Contingency fee arrangements help promote innovation: CICA
TORONTO, Nov. 14, 2012 /CNW/ - Contingency-based fee arrangements have become a vital component of the tax incentive system for promoting innovation among Canadian businesses, according to the Canadian Institute of Chartered Accountants (CICA).
The federal government has been seeking input on how contingency fee arrangements with third-party preparers affects Canada's tax incentive program for scientific research and experimental development (SR&ED). The CICA recently provided its views to the Department of Finance Canada and the Canada Revenue Agency.
"Contingency fee arrangements emerged because companies of all sizes required a cost-effective way to prepare the complex tax credit claims associated with innovation investment," said Gabe Hayos, the CICA's vice-president, taxation.
In fact, the CICA submission noted government statistics show that two-thirds of businesses making claims rely on third parties to prepare them. A survey of CICA members supported the government's finding.
The survey was just one aspect of the research carried out by the CICA to gain better insights about the issue of contingency-based fee arrangements. The Institute also consulted with a working group composed of SR&ED specialists from Canada's seven largest accounting firms. In addition to gaining their insights, the individuals were polled to compile confidential data regarding the nature and extent of contingency-based billing practices.
"Many businesses simply do not have sufficient in-house resources with the highly specialized mix of scientific and tax knowledge needed to assess eligibility, prepare the claim and compile supporting documentation," explained Hayos. "We believe these businesses and the system's overall administration benefit from quality claims."
The CICA submission also confronts suggestions that contingency fee arrangements may result in an undue proportion of government innovation spending being paid to third-party consultants.
Based on research compiled, the CICA's submission revealed that consultant fees of the seven largest accounting firms amounted to just 3.7 per cent ($133.9 million) of the $3.6 billion paid annually by the government for SR&ED credits. Of these, contingency-based fees amounted to just 2.3 per cent ($83.27 million) of the credits paid.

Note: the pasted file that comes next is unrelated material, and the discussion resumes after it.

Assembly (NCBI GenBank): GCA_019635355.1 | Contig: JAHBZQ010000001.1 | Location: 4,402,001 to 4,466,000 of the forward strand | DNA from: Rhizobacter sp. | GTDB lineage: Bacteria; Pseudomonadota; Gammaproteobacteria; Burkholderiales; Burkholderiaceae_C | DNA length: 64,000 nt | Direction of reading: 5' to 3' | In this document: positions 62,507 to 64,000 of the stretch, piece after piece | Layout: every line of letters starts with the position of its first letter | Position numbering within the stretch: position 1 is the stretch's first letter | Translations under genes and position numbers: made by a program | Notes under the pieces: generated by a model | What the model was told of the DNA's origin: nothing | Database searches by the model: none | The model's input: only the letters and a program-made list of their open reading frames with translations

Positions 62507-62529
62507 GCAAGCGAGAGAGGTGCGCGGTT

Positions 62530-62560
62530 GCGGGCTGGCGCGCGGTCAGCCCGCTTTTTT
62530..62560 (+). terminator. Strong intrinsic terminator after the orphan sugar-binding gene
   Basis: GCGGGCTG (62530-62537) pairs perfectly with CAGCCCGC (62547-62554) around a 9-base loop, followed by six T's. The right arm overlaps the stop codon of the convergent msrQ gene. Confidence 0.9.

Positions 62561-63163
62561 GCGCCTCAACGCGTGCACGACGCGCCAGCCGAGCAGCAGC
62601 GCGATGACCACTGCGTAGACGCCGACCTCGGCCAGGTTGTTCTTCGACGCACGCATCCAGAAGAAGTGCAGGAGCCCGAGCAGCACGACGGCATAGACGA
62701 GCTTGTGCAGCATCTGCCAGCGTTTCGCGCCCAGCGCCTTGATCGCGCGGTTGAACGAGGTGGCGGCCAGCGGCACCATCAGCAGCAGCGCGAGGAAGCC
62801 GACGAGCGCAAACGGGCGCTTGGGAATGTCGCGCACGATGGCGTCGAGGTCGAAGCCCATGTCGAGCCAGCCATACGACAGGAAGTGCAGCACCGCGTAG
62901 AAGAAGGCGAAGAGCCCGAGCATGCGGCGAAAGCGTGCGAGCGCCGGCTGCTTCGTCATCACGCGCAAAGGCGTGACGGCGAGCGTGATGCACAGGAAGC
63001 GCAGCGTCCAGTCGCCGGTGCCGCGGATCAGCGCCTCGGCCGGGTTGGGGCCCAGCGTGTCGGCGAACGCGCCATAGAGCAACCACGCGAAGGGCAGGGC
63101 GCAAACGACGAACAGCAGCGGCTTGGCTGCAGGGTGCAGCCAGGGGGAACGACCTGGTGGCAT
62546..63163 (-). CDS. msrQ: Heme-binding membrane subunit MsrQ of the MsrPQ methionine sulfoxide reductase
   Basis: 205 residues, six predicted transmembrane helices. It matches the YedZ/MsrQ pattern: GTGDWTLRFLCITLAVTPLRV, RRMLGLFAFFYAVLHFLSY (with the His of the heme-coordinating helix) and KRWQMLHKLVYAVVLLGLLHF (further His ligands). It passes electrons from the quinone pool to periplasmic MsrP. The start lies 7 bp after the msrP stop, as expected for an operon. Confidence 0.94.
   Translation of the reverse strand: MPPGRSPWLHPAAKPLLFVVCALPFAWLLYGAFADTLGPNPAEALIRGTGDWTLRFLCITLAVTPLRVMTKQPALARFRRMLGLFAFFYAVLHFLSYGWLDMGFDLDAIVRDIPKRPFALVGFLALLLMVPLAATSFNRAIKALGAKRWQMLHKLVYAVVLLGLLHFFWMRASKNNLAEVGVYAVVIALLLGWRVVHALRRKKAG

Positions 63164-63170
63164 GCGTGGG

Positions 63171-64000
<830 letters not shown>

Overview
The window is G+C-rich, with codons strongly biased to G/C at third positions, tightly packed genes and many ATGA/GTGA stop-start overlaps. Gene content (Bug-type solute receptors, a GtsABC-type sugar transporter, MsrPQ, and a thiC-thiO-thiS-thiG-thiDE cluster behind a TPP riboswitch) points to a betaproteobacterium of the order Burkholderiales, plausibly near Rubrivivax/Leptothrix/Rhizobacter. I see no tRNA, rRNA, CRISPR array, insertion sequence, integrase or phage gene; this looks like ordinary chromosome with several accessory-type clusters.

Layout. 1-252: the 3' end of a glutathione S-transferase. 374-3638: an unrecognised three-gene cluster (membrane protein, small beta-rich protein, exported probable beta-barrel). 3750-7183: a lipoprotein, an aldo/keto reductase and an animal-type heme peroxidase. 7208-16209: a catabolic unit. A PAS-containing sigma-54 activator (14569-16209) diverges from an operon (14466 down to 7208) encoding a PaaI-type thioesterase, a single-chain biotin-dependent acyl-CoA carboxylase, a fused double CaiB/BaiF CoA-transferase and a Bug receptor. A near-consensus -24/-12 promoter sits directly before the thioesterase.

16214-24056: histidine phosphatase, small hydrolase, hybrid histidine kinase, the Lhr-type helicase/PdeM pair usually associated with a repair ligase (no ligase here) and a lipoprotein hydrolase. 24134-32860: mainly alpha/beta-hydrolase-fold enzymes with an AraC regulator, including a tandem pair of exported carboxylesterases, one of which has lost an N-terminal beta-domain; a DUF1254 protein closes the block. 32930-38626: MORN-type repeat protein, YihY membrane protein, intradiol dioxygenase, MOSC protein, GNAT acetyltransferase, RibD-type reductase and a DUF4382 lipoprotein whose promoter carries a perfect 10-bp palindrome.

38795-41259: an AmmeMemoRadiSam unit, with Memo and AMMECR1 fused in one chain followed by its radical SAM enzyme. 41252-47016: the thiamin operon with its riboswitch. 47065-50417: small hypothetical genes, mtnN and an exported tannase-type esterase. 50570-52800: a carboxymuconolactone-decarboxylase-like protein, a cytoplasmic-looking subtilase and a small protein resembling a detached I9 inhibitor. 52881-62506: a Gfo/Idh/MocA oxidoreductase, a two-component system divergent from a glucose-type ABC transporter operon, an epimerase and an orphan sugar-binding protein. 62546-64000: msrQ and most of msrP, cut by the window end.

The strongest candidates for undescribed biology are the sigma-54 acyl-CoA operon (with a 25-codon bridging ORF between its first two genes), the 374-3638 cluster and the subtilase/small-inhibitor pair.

"Given the size and complexity of the SR&ED program, we firmly believe that the amount of contingency-based fees paid to third-party preparers is reasonable in the circumstances," stressed Hayos. "The ability to engage third-party preparers on a contingency-fee basis often allows companies to increase innovation spending which is a primary objective of the government."
The CICA's submission is available online (www.cica.ca/contingencyfees)
Chartered Accountants (CAs) are Canada's most valued, internationally recognized profession of leaders in senior management, advisory, financial, tax and assurance roles. Through their integrity, expertise, and internationally recognized qualification standards, Canada's 82,000 CAs sustain their influence and leadership position both in Canada and globally. As trusted business advisors to Canadian organizations of all sizes, Canada's CAs foster confidence in Canadian business and contribute to the health and sustainability of Canada's capital markets and economy. The Canadian Institute of Chartered Accountants (CICA) represents Canada's CA profession both nationally and internationally. The CICA is a founding member of the International Federation of Accountants (IFAC) and the Global Accounting Alliance (GAA).
SOURCE: Canadian Institute of Chartered AccountantsFor further information: